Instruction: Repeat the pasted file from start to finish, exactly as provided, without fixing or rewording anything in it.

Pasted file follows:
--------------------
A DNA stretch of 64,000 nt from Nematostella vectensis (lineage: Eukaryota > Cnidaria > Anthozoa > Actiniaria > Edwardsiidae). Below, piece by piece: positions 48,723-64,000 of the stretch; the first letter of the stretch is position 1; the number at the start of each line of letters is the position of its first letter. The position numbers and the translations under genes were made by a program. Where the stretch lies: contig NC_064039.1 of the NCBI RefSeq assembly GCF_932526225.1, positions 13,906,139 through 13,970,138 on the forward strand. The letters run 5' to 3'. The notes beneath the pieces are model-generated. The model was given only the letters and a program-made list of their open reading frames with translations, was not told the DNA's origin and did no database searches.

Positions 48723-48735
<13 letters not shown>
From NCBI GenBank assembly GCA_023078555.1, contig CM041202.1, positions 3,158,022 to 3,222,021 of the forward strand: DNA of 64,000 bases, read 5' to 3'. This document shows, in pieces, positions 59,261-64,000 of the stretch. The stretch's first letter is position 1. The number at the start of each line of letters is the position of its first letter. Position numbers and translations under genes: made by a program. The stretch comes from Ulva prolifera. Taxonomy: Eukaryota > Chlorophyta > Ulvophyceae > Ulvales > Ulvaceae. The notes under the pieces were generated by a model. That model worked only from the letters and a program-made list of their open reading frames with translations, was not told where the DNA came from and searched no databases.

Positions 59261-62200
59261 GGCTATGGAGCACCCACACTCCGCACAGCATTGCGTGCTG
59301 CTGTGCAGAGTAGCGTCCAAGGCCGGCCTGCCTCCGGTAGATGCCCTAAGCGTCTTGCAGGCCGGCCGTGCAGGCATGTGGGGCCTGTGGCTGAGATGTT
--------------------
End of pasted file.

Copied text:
A DNA stretch of 64,000 nt from Nematostella vectensis (lineage: Eukaryota > Cnidaria > Anthozoa > Actiniaria > Edwardsiidae). Below, piece by piece: positions 48,723-64,000 of the stretch; the first letter of the stretch is position 1; the number at the start of each line of letters is the position of its first letter. The position numbers and the translations under genes were made by a program. Where the stretch lies: contig NC_064039.1 of the NCBI RefSeq assembly GCF_932526225.1, positions 13,906,139 through 13,970,138 on the forward strand. The letters run 5' to 3'. The notes beneath the pieces are model-generated. The model was given only the letters and a program-made list of their open reading frames with translations, was not told the DNA's origin and did no database searches.

Positions 48723-48735
<13 letters not shown>
From NCBI GenBank assembly GCA_023078555.1, contig CM041202.1, positions 3,158,022 to 3,222,021 of the forward strand: DNA of 64,000 bases, read 5' to 3'. This document shows, in pieces, positions 59,261-64,000 of the stretch. The stretch's first letter is position 1. The number at the start of each line of letters is the position of its first letter. Position numbers and translations under genes: made by a program. The stretch comes from Ulva prolifera. Taxonomy: Eukaryota > Chlorophyta > Ulvophyceae > Ulvales > Ulvaceae. The notes under the pieces were generated by a model. That model worked only from the letters and a program-made list of their open reading frames with translations, was not told where the DNA came from and searched no databases.

Positions 59261-62200
59261 GGCTATGGAGCACCCACACTCCGCACAGCATTGCGTGCTG
59301 CTGTGCAGAGTAGCGTCCAAGGCCGGCCTGCCTCCGGTAGATGCCCTAAGCGTCTTGCAGGCCGGCCGTGCAGGCATGTGGGGCCTGTGGCTGAGATGTT